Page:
March 8, 2003: Corrie Sanders terrorises Wlad Klitschko, taking the WBO trophy inside two rounds.

June 21, 2003: Lewis retains his WBC and lineal titles when he stops substitute Vitali Klitschko in six bloody and gruelling rounds. 

October 18, 2003: Guess what Sanders decides to do with his WBO title? Hand that bad boy back.

February 6, 2004: Lewis bids farewell to the sport and announces his retirement.

April 24, 2004: Vitali wins a cracking scrap with Sanders in a bout for the vacant WBC strap and, with most agreeing this is the fight to crown Lewis’ successor, the lineal title. 

November 8, 2005: Vitali, ravaged by injuries, announces his retirement to leave the lineal title lying dormant for three years. There is little in the way of efforts to bring any of the other titles together during that time. Consequently, interest in the heavyweight division plummets.

February 23, 2008: In the first unification action of the century, and the first time that the WBO’s heavyweight title was deemed worthy of unification action full stop, IBF boss Wladimir outpoints WBO titlist Sultan Ibragimov over 12 rounds. For some historians, this is the point when the lineal title returned, too.

October 11, 2008: Vitali is all healed up and bludgeons an outclassed Samuel Peter in eight rounds to regain the WBC title. The hearts of those eager to see a return to one champion collectively sink as they realise there is no way that two brothers are going to fight each other.

November 7, 2009: David Haye joins the heavyweight landscape promising to restore order. He takes the WBA title from man mountain, Nikolay Valuev.

July 2, 2011: Haye and Wlad come together in a contest that generates serious interest the world over. The fight itself is a washout. Klitschko wins comfortably in a wet Hamburg. It’s not all bad though – at least it served to reduce the number of titlists. Wlad now holds the WBA, IBF and WBO belts, and has lineal recognition, with his big bro wearing the WBC colours.

August 27, 2011: Just because they can, the WBA sanction a bout between Alexander Povetkin and Ruslan Chagaev for something later known as the ‘regular’ title. Wlad is the ‘super’ champion, and the entire situation is ‘moronic’.

October 5, 2013: Wlad beats Povetkin on points to trim the amount of WBA champs back down to one. He also retains his IBF, WBO and lineal titles.

December 16, 2013: Vitali retires again, this time for good.

July 6, 2013: The WBA again decide one champion isn’t enough and crown Chagaev the regular champion after he beats Fres Oquendo on points in Russia.

May 10, 2014: Bermane Stiverne drops and stops Chris Arreola in six rounds to nab the vacant WBC title.

September 11, 2014: The WBA decide that two champions aren’t enough and crown Luis Ortiz the ‘interim’ champion after he bulldozes Lateef Kayode in one round. So, the WBA have three world champs at heavyweight. Klitschko, Chagaev and Ortiz. Great stuff.

January 7, 2015: Ortiz is stripped of his interim trinket after failing a drug test.

January 17, 2015: Excitement greets Deontay Wilder’s arrival on the world scene as he outhustles Stiverne to win the WBC title.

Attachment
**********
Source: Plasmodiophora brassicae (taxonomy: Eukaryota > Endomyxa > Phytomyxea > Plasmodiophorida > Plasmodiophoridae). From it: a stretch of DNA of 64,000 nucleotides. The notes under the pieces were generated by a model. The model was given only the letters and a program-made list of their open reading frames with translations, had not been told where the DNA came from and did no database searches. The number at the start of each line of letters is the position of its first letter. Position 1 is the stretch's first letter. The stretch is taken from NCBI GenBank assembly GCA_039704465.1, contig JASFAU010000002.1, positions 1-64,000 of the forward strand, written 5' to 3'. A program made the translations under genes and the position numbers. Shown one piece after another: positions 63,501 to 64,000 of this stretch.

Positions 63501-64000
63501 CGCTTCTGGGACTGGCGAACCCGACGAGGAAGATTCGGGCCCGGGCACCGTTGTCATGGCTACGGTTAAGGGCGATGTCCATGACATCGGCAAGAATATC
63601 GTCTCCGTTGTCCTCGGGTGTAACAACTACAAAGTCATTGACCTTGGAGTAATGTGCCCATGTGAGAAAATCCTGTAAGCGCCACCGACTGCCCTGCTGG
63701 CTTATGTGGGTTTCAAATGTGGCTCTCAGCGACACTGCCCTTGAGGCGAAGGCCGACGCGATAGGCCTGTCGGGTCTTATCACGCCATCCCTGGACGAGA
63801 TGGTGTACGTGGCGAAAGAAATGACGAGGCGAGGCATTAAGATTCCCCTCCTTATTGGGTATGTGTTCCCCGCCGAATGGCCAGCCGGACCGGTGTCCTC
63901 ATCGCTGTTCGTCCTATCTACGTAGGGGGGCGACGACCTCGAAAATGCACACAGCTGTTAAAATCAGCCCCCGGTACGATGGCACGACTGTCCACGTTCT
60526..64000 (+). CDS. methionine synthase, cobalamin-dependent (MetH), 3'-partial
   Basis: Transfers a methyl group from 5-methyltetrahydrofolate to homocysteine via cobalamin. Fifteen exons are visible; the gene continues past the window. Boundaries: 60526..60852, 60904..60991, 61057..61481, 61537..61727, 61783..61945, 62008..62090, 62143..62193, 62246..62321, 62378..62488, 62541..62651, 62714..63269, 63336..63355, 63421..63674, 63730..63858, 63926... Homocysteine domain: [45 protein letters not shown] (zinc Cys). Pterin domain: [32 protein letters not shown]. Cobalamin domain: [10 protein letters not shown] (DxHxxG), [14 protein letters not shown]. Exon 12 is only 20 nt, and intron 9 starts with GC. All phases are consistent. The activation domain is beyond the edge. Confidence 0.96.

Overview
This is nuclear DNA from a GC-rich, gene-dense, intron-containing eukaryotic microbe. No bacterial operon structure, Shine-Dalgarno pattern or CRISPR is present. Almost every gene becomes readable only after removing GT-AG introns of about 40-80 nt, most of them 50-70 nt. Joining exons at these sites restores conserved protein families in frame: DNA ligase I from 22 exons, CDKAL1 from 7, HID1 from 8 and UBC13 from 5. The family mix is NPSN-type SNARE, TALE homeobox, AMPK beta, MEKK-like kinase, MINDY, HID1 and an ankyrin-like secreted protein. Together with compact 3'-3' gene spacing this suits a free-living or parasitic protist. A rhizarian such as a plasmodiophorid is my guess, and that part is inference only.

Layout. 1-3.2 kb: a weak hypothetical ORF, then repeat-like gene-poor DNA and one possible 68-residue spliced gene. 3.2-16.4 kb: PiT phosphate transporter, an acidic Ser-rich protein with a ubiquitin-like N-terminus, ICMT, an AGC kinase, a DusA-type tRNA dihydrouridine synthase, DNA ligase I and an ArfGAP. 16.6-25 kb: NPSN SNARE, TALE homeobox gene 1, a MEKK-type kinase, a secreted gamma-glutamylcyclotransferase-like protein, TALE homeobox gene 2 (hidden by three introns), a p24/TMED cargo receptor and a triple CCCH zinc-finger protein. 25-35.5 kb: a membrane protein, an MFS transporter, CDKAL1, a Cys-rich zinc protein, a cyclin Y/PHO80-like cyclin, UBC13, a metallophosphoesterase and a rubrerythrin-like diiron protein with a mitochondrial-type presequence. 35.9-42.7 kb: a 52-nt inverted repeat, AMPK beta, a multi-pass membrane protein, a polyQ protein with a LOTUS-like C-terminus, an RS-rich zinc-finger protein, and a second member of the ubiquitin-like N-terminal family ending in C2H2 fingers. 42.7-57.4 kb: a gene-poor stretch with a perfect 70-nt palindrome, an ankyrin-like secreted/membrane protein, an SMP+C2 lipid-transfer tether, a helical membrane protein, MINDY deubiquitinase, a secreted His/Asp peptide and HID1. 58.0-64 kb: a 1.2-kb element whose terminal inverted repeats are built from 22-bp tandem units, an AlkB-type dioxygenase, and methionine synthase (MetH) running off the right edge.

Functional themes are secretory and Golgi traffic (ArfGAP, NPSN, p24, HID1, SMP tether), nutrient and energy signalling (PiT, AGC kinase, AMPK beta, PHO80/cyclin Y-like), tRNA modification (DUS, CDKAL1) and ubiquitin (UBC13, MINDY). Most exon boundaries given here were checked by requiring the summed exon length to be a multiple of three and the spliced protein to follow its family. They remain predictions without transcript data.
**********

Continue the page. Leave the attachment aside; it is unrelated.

October 17, 2015: Ortiz, seemingly clear to fight, regains the interim bauble with victory over someone called Matias Ariel Vidondo and the WBA have three titlists again. Thank goodness for that, nobody says.

November 28, 2015: Tyson Fury stuns most when he brilliantly outboxes Wladimir Klitschko to win the WBA, IBF, WBO titles and gain lineal status. It feels like a new era is upon us.

December 8, 2015: Though one understands that mandatory challengers are there for a reason, the lack of common sense applied in certain situations is jarring. The IBF highlight the impossibility of having one champion when they strip Fury for agreeing to a contractual rematch with Klitschko instead of accepting the challenge from the largely unknown Vyacheslav Glazkov.

January 16, 2016: Charles Martin wins the vacant IBF belt when Glazkov limps out of action with a leg injury in round three. 

April 19, 2016: Anthony Joshua breathes new life into the division when he feasts on Martin, surely not helped by his tight leather shorts, in two rounds to win the IBF strap. 

June 24, 2016: Fury pulls out of his July 9 rematch with Klitschko citing an injured ankle. On the same day, United Kingdom Anti-Doping (UKAD) reveal that Fury tested positive for illegal substance nandrolone 16 months previously.

September 23, 2016: Fury pulls out of rearranged date with Klitschko, citing he is ‘medically unfit’ to fight. News also appears that he’d failed another test, this time for a recreational drug, earlier in the year.

October 12, 2016: Fury relinquishes his WBA and WBO belts. Nothing is mentioned about the lineal title until he returns, a little under two years later.

December 10, 2016: New Zealander Joseph Parker pockets the vacant WBO title when he’s awarded a controversial 12-round verdict over Andy Ruiz Jr after a dreary bout.

April 29, 2017: In one of the division’s greatest fights, Joshua exchanges knockdowns with returning veteran Wlad Klitschko in the middle rounds, rides out a storm then makes the most of his second wind to triumph in the 11th. In the process, he retains his IBF title, and, in a rare moment of sanity, the WBA put their vacant title on the line for this one too. Some declared this as a battle for the vacant lineal title as well – something subsequently forgotten.